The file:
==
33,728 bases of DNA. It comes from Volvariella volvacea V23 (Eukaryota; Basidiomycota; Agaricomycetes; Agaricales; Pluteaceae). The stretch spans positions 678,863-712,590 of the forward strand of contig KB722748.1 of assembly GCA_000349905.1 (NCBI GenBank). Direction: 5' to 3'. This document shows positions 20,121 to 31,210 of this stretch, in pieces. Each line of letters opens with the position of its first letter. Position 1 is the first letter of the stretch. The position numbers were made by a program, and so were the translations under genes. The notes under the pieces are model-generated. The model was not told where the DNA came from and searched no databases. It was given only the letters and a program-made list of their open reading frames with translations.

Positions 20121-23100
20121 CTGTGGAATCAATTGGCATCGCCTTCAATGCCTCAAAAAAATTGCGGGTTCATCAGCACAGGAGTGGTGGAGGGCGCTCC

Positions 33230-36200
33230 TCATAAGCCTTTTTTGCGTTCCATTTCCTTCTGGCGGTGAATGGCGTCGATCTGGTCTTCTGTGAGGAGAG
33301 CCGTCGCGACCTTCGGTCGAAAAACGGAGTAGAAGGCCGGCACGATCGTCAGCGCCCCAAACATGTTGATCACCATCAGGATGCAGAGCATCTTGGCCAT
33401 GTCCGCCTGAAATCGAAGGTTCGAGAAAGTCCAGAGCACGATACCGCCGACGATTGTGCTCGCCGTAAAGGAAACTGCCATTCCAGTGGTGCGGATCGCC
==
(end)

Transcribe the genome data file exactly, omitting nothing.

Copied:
33,728 bases of DNA. It comes from Volvariella volvacea V23 (Eukaryota; Basidiomycota; Agaricomycetes; Agaricales; Pluteaceae). The stretch spans positions 678,863-712,590 of the forward strand of contig KB722748.1 of assembly GCA_000349905.1 (NCBI GenBank). Direction: 5' to 3'. This document shows positions 20,121 to 31,210 of this stretch, in pieces. Each line of letters opens with the position of its first letter. Position 1 is the first letter of the stretch. The position numbers were made by a program, and so were the translations under genes. The notes under the pieces are model-generated. The model was not told where the DNA came from and searched no databases. It was given only the letters and a program-made list of their open reading frames with translations.

Positions 20121-23100
20121 CTGTGGAATCAATTGGCATCGCCTTCAATGCCTCAAAAAAATTGCGGGTTCATCAGCACAGGAGTGGTGGAGGGCGCTCC

Positions 33230-36200
33230 TCATAAGCCTTTTTTGCGTTCCATTTCCTTCTGGCGGTGAATGGCGTCGATCTGGTCTTCTGTGAGGAGAG
33301 CCGTCGCGACCTTCGGTCGAAAAACGGAGTAGAAGGCCGGCACGATCGTCAGCGCCCCAAACATGTTGATCACCATCAGGATGCAGAGCATCTTGGCCAT
33401 GTCCGCCTGAAATCGAAGGTTCGAGAAAGTCCAGAGCACGATACCGCCGACGATTGTGCTCGCCGTAAAGGAAACTGCCATTCCAGTGGTGCGGATCGCC